How does the 2018 Nissan LEAF ProPilot fare in Euro NCAP testing?

Earlier today, we published an article with a video showing Euro NCAP testing of the Tesla Model S. As it turns out, the organization also put the 2018 Nissan LEAF through the same testing process. While Nissan makes no claim that its vehicles have any official form of self-driving tech, the new LEAF offers Nissan's ProPilot semi-autonomous driver assistance technology. How does it stack up?

The LEAF seems to fare well in these tests, much like the Tesla Model S with Autopilot. For additional information on Euro NCAP automated driving tests, click here.

Video Description via Euro NCAP on YouTube:

Euro NCAP 2018 Automated Testing: Nissan Leaf ProPilot

Along with the video, the Euro NCAP website includes the following comments:

ProPILOT on the Nissan LEAF gives the driver a moderate level of support while maintaining the impression of the driver being in control with the car assisting them. The system is readily perceived as a system to assist the driver which aligns well with the information provided.

The name “ProPILOT” does not clearly indicate that the system is a driver-assist system and could be misunderstood. The limited scenarios tested show that the system provides assistance only. The handbook mentions that the system is designed for main roads and motorways, but the system is not geofenced and can therefore be engaged on any road with distinct lane markings. The legally-required hands-off warning tells the driver to keep his hands on the wheel, but slight steering input is sufficient to supress this warning. In case of no response to the warning, the system will bring the car to a controlled stop.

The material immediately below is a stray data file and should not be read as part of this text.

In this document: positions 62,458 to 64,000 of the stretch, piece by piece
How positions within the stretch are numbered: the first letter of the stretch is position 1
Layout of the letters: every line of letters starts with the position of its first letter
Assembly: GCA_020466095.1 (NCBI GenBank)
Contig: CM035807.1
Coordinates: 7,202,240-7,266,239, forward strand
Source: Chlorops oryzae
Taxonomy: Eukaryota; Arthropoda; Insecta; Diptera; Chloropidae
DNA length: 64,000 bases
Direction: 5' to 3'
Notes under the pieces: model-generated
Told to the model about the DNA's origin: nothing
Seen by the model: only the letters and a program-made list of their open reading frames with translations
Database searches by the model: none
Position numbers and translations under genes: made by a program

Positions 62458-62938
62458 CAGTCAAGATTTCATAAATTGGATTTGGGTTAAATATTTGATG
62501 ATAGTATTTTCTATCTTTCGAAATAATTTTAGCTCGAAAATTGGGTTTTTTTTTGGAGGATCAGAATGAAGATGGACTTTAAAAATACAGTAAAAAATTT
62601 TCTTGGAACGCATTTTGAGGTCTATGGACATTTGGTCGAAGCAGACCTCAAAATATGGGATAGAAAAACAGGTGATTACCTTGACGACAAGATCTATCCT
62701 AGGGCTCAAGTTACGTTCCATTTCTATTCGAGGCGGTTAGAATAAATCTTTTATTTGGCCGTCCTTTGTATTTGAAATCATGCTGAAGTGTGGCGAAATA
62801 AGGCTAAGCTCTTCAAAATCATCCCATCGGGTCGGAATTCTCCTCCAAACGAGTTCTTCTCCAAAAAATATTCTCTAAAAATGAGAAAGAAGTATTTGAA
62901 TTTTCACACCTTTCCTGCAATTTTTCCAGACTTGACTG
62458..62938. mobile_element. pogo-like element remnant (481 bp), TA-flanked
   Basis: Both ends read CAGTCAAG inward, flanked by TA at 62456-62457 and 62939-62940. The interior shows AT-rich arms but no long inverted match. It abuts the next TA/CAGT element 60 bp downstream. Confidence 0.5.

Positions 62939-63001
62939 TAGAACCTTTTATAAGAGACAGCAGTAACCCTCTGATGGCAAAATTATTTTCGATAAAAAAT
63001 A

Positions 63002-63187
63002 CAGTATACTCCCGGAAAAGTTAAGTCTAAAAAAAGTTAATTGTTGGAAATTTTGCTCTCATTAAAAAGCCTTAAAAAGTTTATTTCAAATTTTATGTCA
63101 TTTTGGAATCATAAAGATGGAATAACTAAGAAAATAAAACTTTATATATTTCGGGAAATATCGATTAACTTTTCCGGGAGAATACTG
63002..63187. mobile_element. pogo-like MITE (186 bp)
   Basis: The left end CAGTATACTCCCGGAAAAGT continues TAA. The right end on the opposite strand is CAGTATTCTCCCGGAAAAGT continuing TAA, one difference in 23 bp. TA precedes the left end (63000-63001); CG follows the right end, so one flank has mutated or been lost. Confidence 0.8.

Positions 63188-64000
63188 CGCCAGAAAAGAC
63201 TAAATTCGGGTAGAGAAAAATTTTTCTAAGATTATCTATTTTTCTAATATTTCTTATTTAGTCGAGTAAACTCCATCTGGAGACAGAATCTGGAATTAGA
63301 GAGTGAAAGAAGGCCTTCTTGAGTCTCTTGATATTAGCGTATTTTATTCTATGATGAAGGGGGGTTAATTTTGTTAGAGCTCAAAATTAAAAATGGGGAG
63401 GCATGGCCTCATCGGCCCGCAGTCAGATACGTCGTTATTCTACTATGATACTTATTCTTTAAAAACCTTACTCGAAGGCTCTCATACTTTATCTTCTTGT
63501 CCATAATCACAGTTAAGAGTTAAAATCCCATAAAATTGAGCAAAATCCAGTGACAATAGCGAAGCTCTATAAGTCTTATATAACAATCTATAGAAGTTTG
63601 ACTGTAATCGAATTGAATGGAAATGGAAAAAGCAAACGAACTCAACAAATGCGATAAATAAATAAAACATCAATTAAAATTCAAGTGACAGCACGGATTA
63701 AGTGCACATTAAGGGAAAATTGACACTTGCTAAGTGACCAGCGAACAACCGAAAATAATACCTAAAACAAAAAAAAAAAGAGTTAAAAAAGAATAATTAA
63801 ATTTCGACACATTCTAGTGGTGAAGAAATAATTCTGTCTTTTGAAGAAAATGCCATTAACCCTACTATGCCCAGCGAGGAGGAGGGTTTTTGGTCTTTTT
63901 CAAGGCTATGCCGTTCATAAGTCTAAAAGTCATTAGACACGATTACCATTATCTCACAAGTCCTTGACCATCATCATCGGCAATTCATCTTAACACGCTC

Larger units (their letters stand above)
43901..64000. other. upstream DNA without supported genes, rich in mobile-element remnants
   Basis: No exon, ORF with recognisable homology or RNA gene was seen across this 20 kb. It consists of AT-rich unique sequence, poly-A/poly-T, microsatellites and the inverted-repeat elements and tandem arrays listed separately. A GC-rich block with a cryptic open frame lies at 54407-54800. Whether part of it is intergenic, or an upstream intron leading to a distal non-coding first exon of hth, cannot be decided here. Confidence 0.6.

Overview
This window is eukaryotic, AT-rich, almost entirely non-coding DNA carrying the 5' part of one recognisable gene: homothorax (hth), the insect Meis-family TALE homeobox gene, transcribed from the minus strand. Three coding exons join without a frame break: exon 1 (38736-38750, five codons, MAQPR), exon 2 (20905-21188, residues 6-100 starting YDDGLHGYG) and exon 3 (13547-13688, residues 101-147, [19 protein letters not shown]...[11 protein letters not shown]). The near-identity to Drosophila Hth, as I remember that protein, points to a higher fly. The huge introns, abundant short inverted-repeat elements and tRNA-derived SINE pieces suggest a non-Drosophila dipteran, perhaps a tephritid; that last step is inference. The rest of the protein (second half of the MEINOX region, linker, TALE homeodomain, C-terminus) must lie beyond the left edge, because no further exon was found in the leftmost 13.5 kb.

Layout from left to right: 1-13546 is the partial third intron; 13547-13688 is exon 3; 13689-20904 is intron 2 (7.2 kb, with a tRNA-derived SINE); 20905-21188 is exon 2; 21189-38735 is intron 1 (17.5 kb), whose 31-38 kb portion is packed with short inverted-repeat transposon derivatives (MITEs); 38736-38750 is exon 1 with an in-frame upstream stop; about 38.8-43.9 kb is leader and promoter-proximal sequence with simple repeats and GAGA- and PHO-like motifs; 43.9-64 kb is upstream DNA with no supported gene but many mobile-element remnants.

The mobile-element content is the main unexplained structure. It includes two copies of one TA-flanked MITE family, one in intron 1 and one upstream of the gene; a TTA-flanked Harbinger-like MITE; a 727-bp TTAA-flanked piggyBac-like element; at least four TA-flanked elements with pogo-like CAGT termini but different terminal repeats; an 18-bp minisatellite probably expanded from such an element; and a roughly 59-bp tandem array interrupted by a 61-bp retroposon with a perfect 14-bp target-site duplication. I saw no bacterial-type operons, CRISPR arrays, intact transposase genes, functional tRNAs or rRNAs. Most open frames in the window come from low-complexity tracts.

Within the longitudinal scenarios, the LEAF shows a high level of support in the slower-moving scenario. When approaching a stationary car, in the braking scenario and in the ‘cut-in’ and ‘cut-out’ scenarios, the system offers limited support, the driver being primarily required to handle the situation.

ProPILOT provides subtle steering support resulting in a good balance between the driver and the system in the S-bend scenario. In the absence of lane markings or other vehicles to acts as a guide, ProPILOT will change to a passive mode and will resume assistance when clear lane markings are detected.

Overall, the Nissan system is balanced with little risk of the driver over-reliance the system.

Take a look at how Nissan ProPilot compares to Tesla Autopilot based on the NCAP videos:

Let us know your thoughts in the comment section below.